Unlike most slashers, who space their kills out over a ninety minute run time, Irving Wallace has eliminated most of the cast by the hour mark. Practically a very gory satire for its first hour, “StageFright” takes a definite tonal shift. The final girl is left completely alone in a theatre with a vision serial killer. The film becomes a series of jitteringly intense near-encounters between defenseless girl and brutal killer. Alicia cowers in a shower stall, the killer attacking another girl in the adjacent stall. Because the design of the mask, you can never be sure what he’s seeing. The hallways strike you as very small, very tight. The theatre becomes very quiet, Alicia aware of how much noise she is making.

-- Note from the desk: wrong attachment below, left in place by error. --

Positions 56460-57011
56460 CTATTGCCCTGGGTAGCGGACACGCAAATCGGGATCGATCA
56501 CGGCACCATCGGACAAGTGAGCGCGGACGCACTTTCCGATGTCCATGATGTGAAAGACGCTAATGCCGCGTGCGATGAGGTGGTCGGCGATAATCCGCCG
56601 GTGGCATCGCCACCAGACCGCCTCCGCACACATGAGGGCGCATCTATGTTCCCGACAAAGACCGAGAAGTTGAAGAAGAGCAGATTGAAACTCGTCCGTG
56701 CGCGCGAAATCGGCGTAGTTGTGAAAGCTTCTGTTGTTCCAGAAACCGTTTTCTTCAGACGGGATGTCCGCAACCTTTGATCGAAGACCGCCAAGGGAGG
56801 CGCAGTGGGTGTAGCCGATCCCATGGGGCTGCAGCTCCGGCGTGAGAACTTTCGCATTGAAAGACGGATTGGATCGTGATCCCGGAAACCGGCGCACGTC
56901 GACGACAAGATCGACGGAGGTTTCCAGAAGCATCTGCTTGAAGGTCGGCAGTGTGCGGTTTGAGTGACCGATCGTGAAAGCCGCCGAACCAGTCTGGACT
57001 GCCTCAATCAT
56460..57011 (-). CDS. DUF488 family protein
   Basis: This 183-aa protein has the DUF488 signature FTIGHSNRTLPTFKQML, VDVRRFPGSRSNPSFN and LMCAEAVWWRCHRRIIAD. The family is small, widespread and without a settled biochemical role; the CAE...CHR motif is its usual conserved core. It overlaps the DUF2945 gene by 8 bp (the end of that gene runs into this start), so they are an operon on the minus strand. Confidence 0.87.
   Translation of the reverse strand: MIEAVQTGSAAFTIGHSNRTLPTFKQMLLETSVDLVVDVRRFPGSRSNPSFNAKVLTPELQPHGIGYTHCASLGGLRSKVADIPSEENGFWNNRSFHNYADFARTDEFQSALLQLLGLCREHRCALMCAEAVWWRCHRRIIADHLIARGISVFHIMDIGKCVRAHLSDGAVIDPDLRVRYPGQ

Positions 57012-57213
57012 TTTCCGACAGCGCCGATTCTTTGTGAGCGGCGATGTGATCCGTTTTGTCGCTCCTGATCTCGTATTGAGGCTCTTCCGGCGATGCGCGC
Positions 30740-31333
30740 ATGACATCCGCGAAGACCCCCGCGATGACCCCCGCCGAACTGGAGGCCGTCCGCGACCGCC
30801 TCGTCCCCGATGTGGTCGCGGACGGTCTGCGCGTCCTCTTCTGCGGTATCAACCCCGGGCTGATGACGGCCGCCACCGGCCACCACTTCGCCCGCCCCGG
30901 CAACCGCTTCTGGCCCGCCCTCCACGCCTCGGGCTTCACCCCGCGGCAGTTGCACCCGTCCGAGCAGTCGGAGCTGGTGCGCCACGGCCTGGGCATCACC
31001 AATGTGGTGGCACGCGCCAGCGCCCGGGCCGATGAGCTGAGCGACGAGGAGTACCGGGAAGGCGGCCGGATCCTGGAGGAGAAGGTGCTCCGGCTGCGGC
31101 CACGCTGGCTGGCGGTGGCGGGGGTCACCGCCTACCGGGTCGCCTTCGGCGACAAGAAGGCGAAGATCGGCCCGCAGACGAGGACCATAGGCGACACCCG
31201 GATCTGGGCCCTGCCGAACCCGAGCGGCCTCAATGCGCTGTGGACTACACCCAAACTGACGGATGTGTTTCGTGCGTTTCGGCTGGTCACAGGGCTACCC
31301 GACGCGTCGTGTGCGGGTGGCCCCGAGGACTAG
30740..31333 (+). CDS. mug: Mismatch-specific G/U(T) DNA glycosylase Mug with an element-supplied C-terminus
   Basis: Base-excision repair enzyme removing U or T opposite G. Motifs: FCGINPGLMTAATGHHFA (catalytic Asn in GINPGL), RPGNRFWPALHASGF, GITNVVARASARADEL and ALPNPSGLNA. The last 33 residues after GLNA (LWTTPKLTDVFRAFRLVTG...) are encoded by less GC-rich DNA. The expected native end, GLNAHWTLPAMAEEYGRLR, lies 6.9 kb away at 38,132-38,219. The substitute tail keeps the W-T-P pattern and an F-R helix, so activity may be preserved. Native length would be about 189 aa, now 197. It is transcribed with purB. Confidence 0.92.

One extended sequence in “StageFright” will always stick with me. The music drops out, the camera slowly revolving around the entire auditorium. The killer arranges his victim’s bodies on stage, smearing each with feathers, tossing a mannequin head off. Irving Wallace sits, patting the cat in his lap, head down. The key to unlock door, Alicia’s way out of this nightmare, rest in the slots of the stage. She crawls under the stage, slowly trying to wiggle the key down into her hand, worried about drawling the cat or the killer’s attention. I’ve written about this scene before and how I truthfully, without hyperbole, believe it to be one of the most intense sequences ever put to film. After its torturous conclusion, the scene climaxes with a phenomenal jump-scare, one that always gets me no matter how many times I see the film. The catwalk encounter that follows is great as well, powered by the rock score and making good use of an axe and extension cord, but can’t compare to the edge-of-your-seat intensity of the previous scene. Even if the rest of “StageFright” wasn’t so good, the film would always be great because of that moment.